How to Stream Spotify on the Raspberry Pi - Build a DIY Raspberry Pi Spotify Player

The Raspberry Pi is an ultra-popular single-board computer (SBC) that's great for a variety of purposes, from a basic desktop to a multimedia and gaming machine, a home server, or any number of uses. Because of its small size, energy efficiency, and ability to output up to a 4K resolution, the Raspberry Pi 4 is a fantastic maker board for entertainment. Streaming media or local file playback using the likes of Kodi, an open-source media player, works great. Though technically capable of streaming from services such as Netflix, Hulu, and Disney+, the Raspberry Pi previously lacked the proper digital rights management (DRM) to stream from many sites. However, in a major 2021 update, the Chromium web browser on the Raspberry Pi gained Widevine DRM support. As such, it's not possible to easily stream Spotify on the Raspberry Pi. Learn how to make a Raspberry Pi Spotify player!

What is Widevine DRM?

Lots of popular streaming video and music sites require DRM to correctly play back content in a web browser. Initially, the Raspberry Pi's default Chromium web browser lacked Widevine DRM which is necessary to stream copy-protected content. However, in a March 2021 update, Widevine support came to the official Raspberry Pi packages.

How to Stream Spotify on Raspberry Pi - secure player

So you can now easily and quickly install Widevine for streaming from a smattering of different sources on the Raspberry Pi, thus transforming the Pi into a full-fledged multimedia machine. Without WideVine installed on the Raspberry Pi, trying to launch the Spotify web app won't even work. You'll be promoted to use a secure browser.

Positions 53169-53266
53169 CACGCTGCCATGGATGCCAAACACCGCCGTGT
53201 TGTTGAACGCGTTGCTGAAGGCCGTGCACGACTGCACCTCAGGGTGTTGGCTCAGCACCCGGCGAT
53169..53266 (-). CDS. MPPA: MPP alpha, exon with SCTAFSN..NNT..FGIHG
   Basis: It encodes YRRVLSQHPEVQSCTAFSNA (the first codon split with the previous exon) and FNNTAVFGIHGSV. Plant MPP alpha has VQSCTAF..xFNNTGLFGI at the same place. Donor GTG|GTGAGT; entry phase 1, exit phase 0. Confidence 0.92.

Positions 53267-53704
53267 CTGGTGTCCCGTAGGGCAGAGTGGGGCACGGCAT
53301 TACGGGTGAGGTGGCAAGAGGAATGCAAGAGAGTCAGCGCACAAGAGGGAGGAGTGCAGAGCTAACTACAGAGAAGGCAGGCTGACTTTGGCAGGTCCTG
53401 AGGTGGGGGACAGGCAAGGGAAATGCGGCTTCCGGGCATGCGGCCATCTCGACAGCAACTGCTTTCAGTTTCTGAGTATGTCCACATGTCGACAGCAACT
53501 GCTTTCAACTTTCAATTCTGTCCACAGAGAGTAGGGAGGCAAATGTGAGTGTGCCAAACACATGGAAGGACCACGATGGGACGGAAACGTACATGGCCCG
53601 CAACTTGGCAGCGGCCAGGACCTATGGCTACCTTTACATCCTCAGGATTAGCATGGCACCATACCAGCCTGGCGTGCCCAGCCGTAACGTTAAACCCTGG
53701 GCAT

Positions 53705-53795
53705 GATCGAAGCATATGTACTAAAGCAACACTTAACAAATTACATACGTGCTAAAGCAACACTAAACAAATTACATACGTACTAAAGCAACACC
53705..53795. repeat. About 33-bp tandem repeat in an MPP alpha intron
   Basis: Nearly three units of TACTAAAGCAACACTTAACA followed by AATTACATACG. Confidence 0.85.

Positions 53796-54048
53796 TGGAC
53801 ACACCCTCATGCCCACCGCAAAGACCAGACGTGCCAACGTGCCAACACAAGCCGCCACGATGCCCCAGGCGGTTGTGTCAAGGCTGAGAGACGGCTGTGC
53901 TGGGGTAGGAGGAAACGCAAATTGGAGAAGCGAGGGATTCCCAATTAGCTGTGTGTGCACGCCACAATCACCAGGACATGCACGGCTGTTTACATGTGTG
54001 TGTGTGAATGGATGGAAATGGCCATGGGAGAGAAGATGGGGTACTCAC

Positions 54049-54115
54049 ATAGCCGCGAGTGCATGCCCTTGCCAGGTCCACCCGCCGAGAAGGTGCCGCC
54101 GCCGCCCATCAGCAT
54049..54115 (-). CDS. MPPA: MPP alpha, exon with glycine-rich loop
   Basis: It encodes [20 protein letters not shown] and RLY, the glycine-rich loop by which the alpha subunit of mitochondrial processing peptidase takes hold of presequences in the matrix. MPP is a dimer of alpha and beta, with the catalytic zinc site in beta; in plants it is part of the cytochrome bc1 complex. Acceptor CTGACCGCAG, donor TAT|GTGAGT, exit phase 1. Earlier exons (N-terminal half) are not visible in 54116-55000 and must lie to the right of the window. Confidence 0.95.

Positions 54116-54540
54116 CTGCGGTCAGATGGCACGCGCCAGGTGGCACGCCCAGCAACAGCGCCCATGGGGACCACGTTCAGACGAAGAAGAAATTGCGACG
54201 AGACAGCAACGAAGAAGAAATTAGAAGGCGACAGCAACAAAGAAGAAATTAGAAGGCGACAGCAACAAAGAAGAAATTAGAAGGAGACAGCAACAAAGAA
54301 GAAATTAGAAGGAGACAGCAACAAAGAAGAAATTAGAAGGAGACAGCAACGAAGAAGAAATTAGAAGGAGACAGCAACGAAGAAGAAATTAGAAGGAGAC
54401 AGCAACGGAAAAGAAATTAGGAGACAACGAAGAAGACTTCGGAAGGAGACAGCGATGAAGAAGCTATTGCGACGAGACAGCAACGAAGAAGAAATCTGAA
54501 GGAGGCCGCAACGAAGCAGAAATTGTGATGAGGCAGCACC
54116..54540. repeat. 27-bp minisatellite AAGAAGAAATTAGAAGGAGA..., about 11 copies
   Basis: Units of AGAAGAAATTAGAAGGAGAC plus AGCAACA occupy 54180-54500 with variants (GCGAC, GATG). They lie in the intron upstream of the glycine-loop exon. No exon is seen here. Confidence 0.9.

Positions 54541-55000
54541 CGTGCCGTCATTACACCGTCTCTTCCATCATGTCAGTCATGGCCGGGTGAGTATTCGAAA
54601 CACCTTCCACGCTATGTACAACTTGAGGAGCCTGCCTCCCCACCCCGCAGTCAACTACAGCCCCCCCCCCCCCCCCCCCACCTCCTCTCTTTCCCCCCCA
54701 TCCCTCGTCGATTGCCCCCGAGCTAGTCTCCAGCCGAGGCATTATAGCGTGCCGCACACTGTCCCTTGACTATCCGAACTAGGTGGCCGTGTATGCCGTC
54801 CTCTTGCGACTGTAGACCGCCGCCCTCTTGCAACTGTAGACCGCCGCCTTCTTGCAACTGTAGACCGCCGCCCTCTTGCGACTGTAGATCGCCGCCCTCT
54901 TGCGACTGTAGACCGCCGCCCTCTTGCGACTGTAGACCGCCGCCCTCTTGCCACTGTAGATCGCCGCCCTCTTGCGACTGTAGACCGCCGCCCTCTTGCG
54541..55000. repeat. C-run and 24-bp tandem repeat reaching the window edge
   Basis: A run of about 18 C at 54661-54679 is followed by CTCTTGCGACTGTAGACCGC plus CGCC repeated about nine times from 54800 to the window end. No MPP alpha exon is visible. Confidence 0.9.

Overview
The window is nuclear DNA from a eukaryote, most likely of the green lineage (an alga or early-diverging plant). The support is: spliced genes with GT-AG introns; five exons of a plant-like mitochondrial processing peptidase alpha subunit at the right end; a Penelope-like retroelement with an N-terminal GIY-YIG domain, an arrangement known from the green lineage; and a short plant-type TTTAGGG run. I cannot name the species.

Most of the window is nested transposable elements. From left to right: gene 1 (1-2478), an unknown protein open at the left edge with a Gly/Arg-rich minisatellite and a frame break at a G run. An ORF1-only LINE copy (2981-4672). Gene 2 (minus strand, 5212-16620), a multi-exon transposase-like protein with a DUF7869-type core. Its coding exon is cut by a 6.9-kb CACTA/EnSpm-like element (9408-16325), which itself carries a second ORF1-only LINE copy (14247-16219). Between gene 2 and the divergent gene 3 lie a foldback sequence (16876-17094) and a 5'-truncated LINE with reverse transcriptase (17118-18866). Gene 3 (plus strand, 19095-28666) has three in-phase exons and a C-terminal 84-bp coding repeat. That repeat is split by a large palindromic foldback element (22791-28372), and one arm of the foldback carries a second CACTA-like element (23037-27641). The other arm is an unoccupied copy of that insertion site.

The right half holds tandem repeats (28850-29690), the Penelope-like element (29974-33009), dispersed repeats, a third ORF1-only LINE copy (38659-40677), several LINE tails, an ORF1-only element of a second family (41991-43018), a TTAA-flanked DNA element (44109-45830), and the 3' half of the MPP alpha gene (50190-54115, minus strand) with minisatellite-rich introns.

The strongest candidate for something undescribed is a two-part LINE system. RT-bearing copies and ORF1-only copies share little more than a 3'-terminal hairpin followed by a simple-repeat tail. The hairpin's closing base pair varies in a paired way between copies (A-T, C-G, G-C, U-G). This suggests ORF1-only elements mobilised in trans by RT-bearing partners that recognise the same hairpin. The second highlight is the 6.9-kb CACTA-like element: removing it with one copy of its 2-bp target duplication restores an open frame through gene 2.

How to Make a Raspberry Pi Spotify Player

Getting Widevine DRM installed and turning the Raspberry Pi into a computer capable of streaming music from Spotify is pretty simple. You'll need a Raspberry Pi 4, and I recommend either the 4GB or 8GB model. Additionally, you'll need a keyboard and mouse, case, and microSD card. You may want a cooling fan or heatsink (or both!) to keep your Pi board cool. 

On the software side, you'll need Raspberry Pi OS, a Linux distribution made specifically for the Raspberry Pi. And you'll need to download Widevine. Aside from that, you'll only need access to Spotify and an active Internet connection. 

Update Your Raspberry Pi OS

Before you install Widevine, it's important to make sure your Raspberry Pi operating system is up to date. In a new terminal window, update the package list to check for packages that need updates:

sudo apt-get update

Then, download new versions of software packages with available updates:

sudo apt-get upgrade

After that, your underlying Raspberry Pi operating system should be updated and you can install Widevine.

Install Widevine DRM on the Raspberry Pi 

With your Raspberry Pi OS successfully updated, go ahead and install Widevine. In a command prompt, enter:

sudo apt-get install libwidevinecdm0

Now, simply wait for installation to complete. Once Widevine is installed, there's still another step before you can begin jamming out to Spotify. You'll need to reboot your Raspberry Pi board. To restart your Raspberry Pi via the command line, run sudo reboot in a terminal. Or, you can navigate to Menu > Logout > Reboot to restart your Raspberry Pi. 

Start Streaming From Spotify on the Raspberry Pi

How to Stream Spotify on Raspberry Pi - Home Screen

When your Raspberry Pi has restarted, Widevine should be ready to use. Fire up the Chromium web browser and head over to Spotify. You should be able to log in and start grooving out to your tunes. Since Spotify consumes very few system resources, it's a great use of your Raspberry Pi. I've been able to use my Raspberry Pi for work while writing and editing, and the ability to run Spotify in the background for listening to music while hammering away at the keyboard is incredibly useful. 

How to Stream Spotify on Raspberry Pi - Streaming Spotify to Raspberry Pi

How to Listen to Spotify on the Raspberry Pi - Final Thoughts

Overall, the Raspberry Pi 4 is a powerful device, especially for the size and price. New features like the inclusion of Widevine DRM directly in its packages continues to make the RasPi a solid board for everyday tasks, from entertainment to productivity. Whether you want to create a dedicated music streaming jukebox or listen to music while you work using the Raspberry Pi as a desktop, you can now stream from Spotify easily and painlessly on the Raspberry Pi. 

Your turn: How are you putting your Raspberry Pi to good use?

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